“the best leaders how to leadership”

The Michigan State Studies, which were conducted in the 1950s, made further investigations and findings that positively correlated behaviors and leadership effectiveness. Although they similar findings as the Ohio State studies, they did contribute an additional behavior identified in leaders. This was participative behavior; allowing the followers to participate in group decision making and encouraged subordinate input. Another term used to describe this is “Servant Leadership”, which entails the leader to reject a more controlling type of leadership and allow more personal interaction between themselves and their subordinates.[36]
Italiano: Avere Successo, Español: tener éxito, Deutsch: Erfolgreich werden, Português: Ser Bem Sucedido, Français: réussir, Nederlands: Succesvol zijn, Čeština: Jak být úspěšný, Bahasa Indonesia: Mencapai Kesuksesan, Русский: быть успешным, 中文: 成功, 日本語: 成功する, हिन्दी: सफल बनें, العربية: أن تصبح ناجحًا, ไทย: ประสบความสำเร็จ, Tiếng Việt: Trở nên Thành công
Individuals who are both success-oriented and affiliation-oriented, as assessed by projective measures, are more active in group problem-solving settings and are more likely to be elected to positions of leadership in such groups[84]
Personal Story: There’s a local Mexican restaurant that I love, not only because the food is awesome, but I love how it’s run. The owner brings food/drinks to customers, answers the phone and everything in between. He even makes sure to say hello to every person that comes into his door, even with over 100 packed tables. Now that’s an engaged leader!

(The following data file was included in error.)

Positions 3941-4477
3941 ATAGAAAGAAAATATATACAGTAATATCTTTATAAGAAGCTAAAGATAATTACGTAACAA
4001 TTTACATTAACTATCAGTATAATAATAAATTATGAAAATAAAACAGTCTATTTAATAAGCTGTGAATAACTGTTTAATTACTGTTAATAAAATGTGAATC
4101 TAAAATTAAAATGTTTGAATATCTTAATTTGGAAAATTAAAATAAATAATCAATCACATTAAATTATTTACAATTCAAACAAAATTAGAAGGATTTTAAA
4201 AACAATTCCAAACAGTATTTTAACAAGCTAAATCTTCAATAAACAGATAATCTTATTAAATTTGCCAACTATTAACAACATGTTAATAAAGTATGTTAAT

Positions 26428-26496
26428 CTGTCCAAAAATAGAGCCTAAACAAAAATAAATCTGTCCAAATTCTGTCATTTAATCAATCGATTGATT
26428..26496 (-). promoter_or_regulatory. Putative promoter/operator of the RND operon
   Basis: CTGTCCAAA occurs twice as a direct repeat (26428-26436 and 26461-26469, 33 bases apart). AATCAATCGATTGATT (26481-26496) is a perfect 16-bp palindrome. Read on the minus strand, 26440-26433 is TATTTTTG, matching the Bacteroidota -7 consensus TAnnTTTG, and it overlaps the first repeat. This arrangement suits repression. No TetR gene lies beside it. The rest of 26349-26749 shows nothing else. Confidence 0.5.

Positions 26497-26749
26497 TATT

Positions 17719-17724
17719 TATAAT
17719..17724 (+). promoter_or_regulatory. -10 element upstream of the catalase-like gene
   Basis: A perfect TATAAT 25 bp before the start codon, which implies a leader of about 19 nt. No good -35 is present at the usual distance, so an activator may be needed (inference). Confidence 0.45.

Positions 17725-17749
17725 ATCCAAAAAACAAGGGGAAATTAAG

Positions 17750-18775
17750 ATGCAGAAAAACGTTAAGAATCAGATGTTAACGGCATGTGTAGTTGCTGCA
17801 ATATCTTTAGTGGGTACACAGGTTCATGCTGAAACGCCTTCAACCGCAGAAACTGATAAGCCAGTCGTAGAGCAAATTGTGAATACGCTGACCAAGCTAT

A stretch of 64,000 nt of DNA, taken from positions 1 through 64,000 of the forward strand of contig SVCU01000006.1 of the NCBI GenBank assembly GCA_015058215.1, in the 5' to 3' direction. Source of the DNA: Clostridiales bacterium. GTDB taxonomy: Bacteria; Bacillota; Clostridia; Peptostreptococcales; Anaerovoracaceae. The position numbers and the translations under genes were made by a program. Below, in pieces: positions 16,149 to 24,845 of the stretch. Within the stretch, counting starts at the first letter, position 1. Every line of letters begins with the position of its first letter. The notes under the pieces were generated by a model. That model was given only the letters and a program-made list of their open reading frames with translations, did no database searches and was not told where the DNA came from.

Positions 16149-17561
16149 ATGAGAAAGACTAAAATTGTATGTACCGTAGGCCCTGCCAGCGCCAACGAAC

16. Have fun. Business may be serious, but the best leaders know how to build excitement and fun. They’re great at creating an optimistic culture and an enthusiastic environment–they know fun’s important when people are working hard.
Without followers, there are no leaders. Leaders therefore need skills in working with others on a one-to-one and group basis, and a range of tools in their armoury to deal with a wide range of situations. Many of these skills are also vital for managers, and you can find out more about these in our page on Management Skills.
5. Learn how to spot talent. A huge element of great leadership is knowing how to connect with the right kind of people–those who can move your vision forward and develop successful strategies. But hiring great individuals is only half the game; it’s just as important to understand how people of diverse backgrounds and abilities can best work together.
6. Take responsibility. When projects go well, good leaders point to their teams’ hard work and share the praise. And when there are failures, they take ownership, regardless of how mistakes were made. If and when something goes wrong, avoid pointing fingers. Instead, work with your team to address the issue and identify ways to prevent it from happening in the future.
If you want to be a leader you have to be prepared to lead. It does require self-confidence. You have to be able to judge when to listen, when to think and when to decide. When you make decisions you need to stick with them through adversity if you are sure they are right, and to see them through. People like continuity. If at some point you conclude that you were wrong, you need to be big enough to change and to explain why. The best solution is to make the right decisions! It is more important to make good decisions than fast decisions.
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Great leaders know that when it comes to their company, work place or whatever situation they’re in, they need to take personal responsibility for failure. How can they expect employees to hold themselves accountable if they themselves don’t?
Live purposefully. In order to achieve your dreams and be the person you want to be, you will have to start paying attention to your actions. Ask yourself, “Is what I’m doing going to lead me to where I want to be in life?”[3]